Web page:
Otto Karl Wilhelm Neurath was an Austrian-born philosopher of science, sociologist, and political economist.
22 Facts About Otto Neurath
Otto Neurath was the inventor of the ISOTYPE method of pictorial statistics and an innovator in museum practice.
Otto Neurath was born in Vienna, the son of Wilhelm Otto Neurath, a well-known political economist at the time.
Otto Neurath's mother was a Protestant, and he would become one.
Otto Neurath studied mathematics and physics at the University of Vienna.
Otto Neurath married Anna Schapire in 1907, who died in 1911 while bearing their son, Paul, and then married a close friend, the mathematician and philosopher Olga Hahn.
Otto Neurath taught political economy at the New Vienna Commercial Academy in Vienna until war broke out.
At international conventions of city planners, Otto Neurath presented and promoted his communication tools.
Otto Neurath was the driving force behind the Unity of Science movement and the International Encyclopedia of Unified Science.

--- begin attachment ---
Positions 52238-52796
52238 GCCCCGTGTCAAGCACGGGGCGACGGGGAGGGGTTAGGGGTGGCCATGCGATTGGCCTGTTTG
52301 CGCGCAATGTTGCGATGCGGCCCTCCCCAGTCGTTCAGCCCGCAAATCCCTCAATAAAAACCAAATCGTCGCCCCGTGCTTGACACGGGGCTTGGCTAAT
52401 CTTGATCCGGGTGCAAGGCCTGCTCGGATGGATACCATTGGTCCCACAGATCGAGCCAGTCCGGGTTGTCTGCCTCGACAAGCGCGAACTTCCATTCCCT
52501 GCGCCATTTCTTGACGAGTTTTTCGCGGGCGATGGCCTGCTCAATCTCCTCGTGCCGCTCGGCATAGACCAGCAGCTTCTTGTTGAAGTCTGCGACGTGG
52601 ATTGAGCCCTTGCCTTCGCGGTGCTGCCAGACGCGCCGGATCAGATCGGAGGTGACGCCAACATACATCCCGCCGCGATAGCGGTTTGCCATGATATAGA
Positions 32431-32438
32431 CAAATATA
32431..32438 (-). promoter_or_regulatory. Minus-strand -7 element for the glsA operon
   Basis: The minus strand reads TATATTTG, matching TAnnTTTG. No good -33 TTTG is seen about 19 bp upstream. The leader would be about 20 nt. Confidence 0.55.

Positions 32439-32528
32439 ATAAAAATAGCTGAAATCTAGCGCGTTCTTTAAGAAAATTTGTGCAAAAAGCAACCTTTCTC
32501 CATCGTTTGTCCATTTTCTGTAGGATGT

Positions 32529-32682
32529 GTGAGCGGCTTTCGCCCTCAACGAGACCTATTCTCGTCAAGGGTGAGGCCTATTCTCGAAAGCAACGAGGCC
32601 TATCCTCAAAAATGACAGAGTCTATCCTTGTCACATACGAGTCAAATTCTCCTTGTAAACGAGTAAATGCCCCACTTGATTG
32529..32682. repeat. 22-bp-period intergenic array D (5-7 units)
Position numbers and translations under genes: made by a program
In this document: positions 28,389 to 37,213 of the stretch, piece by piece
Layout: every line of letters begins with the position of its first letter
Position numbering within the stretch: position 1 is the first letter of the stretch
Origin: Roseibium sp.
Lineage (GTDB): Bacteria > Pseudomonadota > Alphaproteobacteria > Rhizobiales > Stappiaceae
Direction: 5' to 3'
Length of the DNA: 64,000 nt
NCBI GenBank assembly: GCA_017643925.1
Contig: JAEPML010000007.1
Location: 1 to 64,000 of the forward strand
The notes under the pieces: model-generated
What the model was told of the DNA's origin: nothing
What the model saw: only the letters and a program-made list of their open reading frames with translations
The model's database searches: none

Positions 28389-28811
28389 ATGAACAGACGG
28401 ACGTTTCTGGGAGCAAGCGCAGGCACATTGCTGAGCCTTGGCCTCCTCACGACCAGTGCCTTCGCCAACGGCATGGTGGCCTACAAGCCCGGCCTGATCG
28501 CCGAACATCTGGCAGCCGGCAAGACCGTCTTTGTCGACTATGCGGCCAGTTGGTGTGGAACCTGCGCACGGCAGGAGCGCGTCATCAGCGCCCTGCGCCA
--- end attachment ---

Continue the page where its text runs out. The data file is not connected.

Otto Neurath was joined by Arntz after affairs in Vienna had been sorted out as best they could.
Otto Neurath's wife fled to the Netherlands, where she died in 1937.
Otto Neurath died of a stroke, suddenly and unexpectedly, in December 1945.
Otto Neurath suggested that reports of experience should be understood to have a third-person and hence public and impersonal character, rather than as being first person subjective pronouncements.
Otto Neurath delineates and explains his points of agreement with the general principles of the positivist program and its conceptual bases:.
Otto Neurath then rejects the positivist treatment of language in general and, in particular, some of Wittgenstein's early fundamental ideas.
Otto Neurath rejected the notion that science should be reconstructed in terms of sense data, because perceptual experiences are too subjective to constitute a valid foundation for the formal reconstruction of science.
In economics, Otto Neurath was notable for his advocacy of ideas like "in-kind" economic accounting in place of monetary accounting.
Otto Neurath believed it was 'war socialism' that would come into effect after capitalism.
Otto Neurath believed that socio-economic theory and scientific methods could be applied together in contemporary practice.
However, Otto Neurath followed Frazer in claiming that primitive magic closely resembled modern technology, implying an instrumentalist interpretation of both.
Otto Neurath claimed that magic was unfalsifiable and therefore disenchantment could never be complete in a scientific age.
Under the socialist phase of history, Otto Neurath predicted that the scientific worldview would become the dominant mode of thought.